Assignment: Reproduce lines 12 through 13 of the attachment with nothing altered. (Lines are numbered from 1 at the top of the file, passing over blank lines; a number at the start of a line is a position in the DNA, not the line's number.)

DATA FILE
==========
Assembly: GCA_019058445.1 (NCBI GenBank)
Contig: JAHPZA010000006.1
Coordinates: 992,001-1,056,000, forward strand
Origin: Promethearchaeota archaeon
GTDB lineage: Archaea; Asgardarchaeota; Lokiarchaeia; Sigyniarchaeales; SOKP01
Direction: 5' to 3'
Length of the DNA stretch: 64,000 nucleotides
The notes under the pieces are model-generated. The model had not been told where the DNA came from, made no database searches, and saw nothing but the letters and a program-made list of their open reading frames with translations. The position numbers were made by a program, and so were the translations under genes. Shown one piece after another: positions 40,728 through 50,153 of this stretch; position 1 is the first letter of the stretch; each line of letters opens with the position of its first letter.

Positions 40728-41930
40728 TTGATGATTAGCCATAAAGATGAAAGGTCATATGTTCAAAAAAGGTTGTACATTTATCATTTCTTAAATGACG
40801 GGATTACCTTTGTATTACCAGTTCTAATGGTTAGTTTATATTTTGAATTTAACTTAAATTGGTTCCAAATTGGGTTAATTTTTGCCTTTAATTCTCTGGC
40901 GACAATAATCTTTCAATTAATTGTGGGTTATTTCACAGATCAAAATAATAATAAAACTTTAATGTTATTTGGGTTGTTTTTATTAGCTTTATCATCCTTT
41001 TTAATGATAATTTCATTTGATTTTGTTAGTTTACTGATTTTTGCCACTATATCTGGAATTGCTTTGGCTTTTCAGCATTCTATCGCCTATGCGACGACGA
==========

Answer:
40901 GACAATAATCTTTCAATTAATTGTGGGTTATTTCACAGATCAAAATAATAATAAAACTTTAATGTTATTTGGGTTGTTTTTATTAGCTTTATCATCCTTT
41001 TTAATGATAATTTCATTTGATTTTGTTAGTTTACTGATTTTTGCCACTATATCTGGAATTGCTTTGGCTTTTCAGCATTCTATCGCCTATGCGACGACGA